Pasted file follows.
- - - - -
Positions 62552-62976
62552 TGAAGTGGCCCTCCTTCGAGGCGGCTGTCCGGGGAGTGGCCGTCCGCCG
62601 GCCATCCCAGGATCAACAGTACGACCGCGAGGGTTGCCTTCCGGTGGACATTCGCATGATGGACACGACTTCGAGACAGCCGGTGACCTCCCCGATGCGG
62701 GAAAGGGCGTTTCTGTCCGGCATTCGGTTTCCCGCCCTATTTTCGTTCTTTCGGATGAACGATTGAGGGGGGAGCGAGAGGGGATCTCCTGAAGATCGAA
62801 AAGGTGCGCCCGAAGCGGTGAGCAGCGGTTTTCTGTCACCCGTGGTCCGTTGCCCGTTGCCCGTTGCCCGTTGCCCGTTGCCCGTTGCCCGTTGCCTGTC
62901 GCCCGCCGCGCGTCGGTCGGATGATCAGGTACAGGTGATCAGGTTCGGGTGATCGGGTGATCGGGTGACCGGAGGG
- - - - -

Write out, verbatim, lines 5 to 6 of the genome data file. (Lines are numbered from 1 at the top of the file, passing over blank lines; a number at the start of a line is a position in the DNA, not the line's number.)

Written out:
62801 AAGGTGCGCCCGAAGCGGTGAGCAGCGGTTTTCTGTCACCCGTGGTCCGTTGCCCGTTGCCCGTTGCCCGTTGCCCGTTGCCCGTTGCCCGTTGCCTGTC
62901 GCCCGCCGCGCGTCGGTCGGATGATCAGGTACAGGTGATCAGGTTCGGGTGATCGGGTGATCGGGTGACCGGAGGG